Personally, I find the message of the massive feedbacks being triggered by our pollution, and of the need for rapid native afforestation and other demonstrably benign geo-engineering options to control them, adds credence to the message of having to end our man-made GHG pollution ASAP. It presents our pollution as a small but critically damaging intrusion within the vastness of the planet.

    If there is some easing of our predicament that negates the urgent need to explore the geo-engineering options, then I wish you’d describe it to me.



  139. prokaryote says:

    The venus scenario is irrelevant, because all life on earth would be long gone till this stage would be reached.

    Think of ocean anoxia, explosive methane clouds, ocean depletion, food chain collapse, carbon sinks become carbon emitters and short time scales.

    If you want to understand how earth system works, watch this 4 part video lecture from Dr. James Lovelock.

    He explains sudden climate state shifts – non linear reactions. If you look into past mass extinction events you find that the time scale of warmth is unseen in earth history.

    Massiv and expensive action is needed now if we want to avoid extinction scenarios.

  140. GFW says:

    Re 132 (Harrier) & 135 (Steve Bloom).

    Thanks for the correction of seabed Yedoma vs clathrates. My overall point – that this source of CH4 did not cause any significant event (i.e. that we have detected in the paleo record) during the Holocene climatic optimum or the peak of the previous interglacial still stands though. OTOH, if the Holocene had the average temp of the reconstructions, we may well be in uncharted territory already. (OTOOH, the HCO warming was very biased to high latitudes. According to Wikipedia “Of 140 sites across the western Arctic, there is clear evidence for warmer-than-present conditions at 120 sites.” So, perhaps we are not yet in uncharted territory. But that was surface temp, so the seabed Yedoma wasn’t being as greatly warmed by ocean currents with their ultimate origin in tropical waters. So, I go back and forth …)

    I certainly appreciate Steve’s point that conditions were different – there would likely have been more ice in general remaining from the previous glacial at those times, so that may have protected a significant fraction of the Yedoma. Or my point about ocean currents applies. I sure wish I knew.

    Hey, do we have an ice core record of CH4? Uh oh. We do.
    and we’re now at twice peak interglacial levels. Damn cattle!

  141. GFW says:

    A followup to that 850ky chart of CH4.
    Here’s how we got from a natural amount to the current amount.

  142. Leif says:

    I apologize for the confusion. I was coming back on #116 who wanted to breach the Panama zone and thus presumably cool the earth by messing with the Gulf Stream. My point was that even if such action preformed as intended, questionable as Joe pointed out, ocean acidification will still run rampant making the seas unproductive. It was also pointed out that methane rising thru sea water also has a tendency to change to CO2 which in itself would thus raise the ocean acidity. More so from deeper water than shallow but one must assume shallow to some degree. While ocean acidification, in and of itself, will probably not kill all folks, the oceans currently supply the population of earth with a large amount of food. That will adversely affect a large portion of the earth’s carrying capacity if removed.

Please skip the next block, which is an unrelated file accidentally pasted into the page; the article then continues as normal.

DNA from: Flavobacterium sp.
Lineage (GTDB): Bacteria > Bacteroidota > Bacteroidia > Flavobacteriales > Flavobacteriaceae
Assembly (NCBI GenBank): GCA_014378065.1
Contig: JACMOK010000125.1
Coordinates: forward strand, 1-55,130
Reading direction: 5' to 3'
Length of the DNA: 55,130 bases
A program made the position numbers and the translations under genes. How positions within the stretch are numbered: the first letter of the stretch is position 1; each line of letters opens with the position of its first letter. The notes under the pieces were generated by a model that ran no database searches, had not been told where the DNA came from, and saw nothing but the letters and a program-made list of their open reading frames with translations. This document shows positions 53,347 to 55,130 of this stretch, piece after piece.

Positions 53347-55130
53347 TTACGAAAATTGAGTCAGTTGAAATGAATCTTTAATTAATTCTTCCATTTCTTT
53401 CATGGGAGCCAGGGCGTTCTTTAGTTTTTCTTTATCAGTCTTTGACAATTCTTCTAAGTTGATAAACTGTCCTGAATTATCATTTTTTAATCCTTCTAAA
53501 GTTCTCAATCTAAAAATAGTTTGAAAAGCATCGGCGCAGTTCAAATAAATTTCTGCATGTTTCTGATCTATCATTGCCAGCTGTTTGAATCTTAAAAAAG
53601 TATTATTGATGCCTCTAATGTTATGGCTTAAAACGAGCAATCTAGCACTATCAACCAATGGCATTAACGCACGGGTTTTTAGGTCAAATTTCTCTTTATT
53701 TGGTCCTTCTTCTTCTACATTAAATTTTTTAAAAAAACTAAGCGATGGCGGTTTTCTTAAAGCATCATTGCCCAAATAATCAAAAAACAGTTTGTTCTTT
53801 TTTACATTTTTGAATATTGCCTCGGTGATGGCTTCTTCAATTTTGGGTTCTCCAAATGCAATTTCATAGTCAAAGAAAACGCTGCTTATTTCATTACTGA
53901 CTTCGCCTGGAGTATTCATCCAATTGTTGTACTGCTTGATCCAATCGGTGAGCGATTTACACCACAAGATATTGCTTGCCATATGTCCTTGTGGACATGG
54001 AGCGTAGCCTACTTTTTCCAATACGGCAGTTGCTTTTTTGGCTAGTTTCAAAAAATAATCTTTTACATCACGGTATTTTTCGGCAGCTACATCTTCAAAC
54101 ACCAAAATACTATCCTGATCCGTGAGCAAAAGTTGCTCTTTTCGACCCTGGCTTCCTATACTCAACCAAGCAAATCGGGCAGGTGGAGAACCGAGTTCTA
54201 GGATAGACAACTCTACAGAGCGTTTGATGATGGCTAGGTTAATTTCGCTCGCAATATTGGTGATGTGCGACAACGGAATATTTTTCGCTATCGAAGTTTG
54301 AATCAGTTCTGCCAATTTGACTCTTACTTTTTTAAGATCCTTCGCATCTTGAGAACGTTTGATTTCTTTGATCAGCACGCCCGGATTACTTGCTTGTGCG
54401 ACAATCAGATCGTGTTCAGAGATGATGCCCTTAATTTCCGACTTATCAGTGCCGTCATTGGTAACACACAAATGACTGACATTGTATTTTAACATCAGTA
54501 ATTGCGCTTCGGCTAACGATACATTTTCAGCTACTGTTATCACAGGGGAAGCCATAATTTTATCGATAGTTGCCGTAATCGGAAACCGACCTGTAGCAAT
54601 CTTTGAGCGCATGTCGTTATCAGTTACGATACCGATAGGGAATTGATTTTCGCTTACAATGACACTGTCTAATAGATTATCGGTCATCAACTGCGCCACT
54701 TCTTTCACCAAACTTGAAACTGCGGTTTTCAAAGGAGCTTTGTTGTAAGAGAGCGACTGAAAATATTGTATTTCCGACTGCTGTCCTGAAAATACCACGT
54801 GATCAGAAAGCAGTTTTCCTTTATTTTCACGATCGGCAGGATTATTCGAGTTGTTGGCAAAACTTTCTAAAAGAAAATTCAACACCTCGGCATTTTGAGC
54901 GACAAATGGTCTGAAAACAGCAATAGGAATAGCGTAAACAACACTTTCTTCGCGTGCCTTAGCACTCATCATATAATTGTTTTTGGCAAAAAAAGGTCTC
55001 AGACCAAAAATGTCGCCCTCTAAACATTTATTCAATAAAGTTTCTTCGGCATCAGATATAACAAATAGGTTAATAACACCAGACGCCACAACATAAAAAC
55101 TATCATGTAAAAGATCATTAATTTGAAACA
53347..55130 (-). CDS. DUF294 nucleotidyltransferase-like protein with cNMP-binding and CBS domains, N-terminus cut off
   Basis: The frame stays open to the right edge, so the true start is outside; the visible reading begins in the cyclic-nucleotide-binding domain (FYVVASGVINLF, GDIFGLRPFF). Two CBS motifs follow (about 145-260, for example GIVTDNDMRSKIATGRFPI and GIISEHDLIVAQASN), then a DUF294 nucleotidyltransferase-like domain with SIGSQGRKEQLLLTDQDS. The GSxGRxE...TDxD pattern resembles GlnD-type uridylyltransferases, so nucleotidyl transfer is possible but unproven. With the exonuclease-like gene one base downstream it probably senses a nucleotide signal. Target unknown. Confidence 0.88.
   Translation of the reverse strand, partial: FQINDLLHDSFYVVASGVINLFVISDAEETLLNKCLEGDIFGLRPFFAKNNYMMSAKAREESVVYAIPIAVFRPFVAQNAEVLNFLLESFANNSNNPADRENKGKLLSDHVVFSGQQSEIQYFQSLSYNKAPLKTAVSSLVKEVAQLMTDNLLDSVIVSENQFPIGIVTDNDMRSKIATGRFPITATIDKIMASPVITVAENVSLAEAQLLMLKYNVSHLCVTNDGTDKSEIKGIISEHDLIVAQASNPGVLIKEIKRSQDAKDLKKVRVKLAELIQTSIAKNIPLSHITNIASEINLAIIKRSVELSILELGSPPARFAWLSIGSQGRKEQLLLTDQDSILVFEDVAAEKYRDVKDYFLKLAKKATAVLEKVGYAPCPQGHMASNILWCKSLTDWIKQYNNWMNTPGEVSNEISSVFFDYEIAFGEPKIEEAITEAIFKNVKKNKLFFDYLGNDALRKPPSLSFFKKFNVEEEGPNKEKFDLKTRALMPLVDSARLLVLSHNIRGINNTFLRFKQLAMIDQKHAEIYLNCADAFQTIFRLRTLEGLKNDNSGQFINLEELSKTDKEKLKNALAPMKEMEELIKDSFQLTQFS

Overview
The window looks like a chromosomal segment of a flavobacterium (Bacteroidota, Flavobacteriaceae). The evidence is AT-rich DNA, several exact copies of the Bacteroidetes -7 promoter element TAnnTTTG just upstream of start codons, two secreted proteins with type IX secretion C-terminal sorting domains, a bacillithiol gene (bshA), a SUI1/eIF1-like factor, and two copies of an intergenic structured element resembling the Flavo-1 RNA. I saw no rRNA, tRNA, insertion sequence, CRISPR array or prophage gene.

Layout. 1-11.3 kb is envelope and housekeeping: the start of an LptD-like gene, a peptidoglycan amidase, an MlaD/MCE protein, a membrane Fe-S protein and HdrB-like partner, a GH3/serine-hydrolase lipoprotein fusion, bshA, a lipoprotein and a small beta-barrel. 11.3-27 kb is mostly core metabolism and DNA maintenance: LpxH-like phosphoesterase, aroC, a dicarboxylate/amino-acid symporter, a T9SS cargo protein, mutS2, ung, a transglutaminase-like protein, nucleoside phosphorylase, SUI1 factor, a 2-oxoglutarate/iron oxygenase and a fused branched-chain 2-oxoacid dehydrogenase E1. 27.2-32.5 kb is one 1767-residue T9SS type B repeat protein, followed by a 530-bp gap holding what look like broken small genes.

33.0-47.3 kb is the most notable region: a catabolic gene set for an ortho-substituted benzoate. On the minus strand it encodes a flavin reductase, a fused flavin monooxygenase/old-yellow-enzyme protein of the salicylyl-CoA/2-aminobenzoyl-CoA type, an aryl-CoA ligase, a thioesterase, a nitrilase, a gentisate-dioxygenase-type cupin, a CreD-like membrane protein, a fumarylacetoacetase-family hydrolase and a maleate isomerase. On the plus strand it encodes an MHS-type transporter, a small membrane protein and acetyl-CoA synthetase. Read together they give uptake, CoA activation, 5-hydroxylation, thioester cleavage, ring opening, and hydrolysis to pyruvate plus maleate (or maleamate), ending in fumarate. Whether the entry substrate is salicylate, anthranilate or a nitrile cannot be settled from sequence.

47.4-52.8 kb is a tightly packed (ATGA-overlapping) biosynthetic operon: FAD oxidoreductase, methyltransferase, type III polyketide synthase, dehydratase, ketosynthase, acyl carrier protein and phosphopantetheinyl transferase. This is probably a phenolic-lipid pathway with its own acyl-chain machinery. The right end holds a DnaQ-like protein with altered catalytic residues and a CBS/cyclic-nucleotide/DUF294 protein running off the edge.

My personal view is that given a “run away methane event” humanity will not survive very many generations no matter what ocean acidity becomes.

    I believe that it was Einstein who said: “I do not know the weapons that will be used to fight WW III but WW IV will be fought with sticks and stones.”

    My hope is that WW III will be a universal fight to stabilize the climate, fought with rational thought and scientific understanding, and that Humanity will be victorious.

  143. Harrier says:

    Maybe we should just ignite the methane as it comes up.

    Give it a spark, let it explode, let the combustion turn it into CO2, remove the CO2 from the atmosphere. It’s better than letting it get into the atmosphere as methane.

  144. Francis says:

    Speaking of Joe Romm sightings, he was called out by name (and not in a nice way) by Prof. Adler over at Volokh Conspiracy:

    Thanks for your hard work Joe.

    (a lurker)

    [JR: Amazing how the anti-science idealogues love Pielke and his pals! But the name is perfect — the anti-science folks are conspiracy theorists.]

  145. Leif says:

    Torch off the methane? Easier said than done. First you are looking at an area about the size of Siberia. Gas concentrations might be too diffused to ignite. Windy weather will further diffuse the gas. Even if you could get ignition on any one day , what about the next and the next…. All the soot produced would blacken the sky and settle on the snow and ice. More melting…. It does not appear that we can get there from here.

  146. Harrier says:

    Well we can’t just let it keep bubbling up. Something has to be done. We have all these plans in place to cut back or draw down atmospheric CO2, but there’s nothing planned to handle the methane. Surely there’s something we can do.

  147. Leif says:

    Harrier, #49: I know of no plans to “draw down atmospheric CO2 other than reforestation and Bio-char. Nether one of which is being implemented at a meaningful capacity. The best solution is stopping production of green house gases. It can be done, it must be done.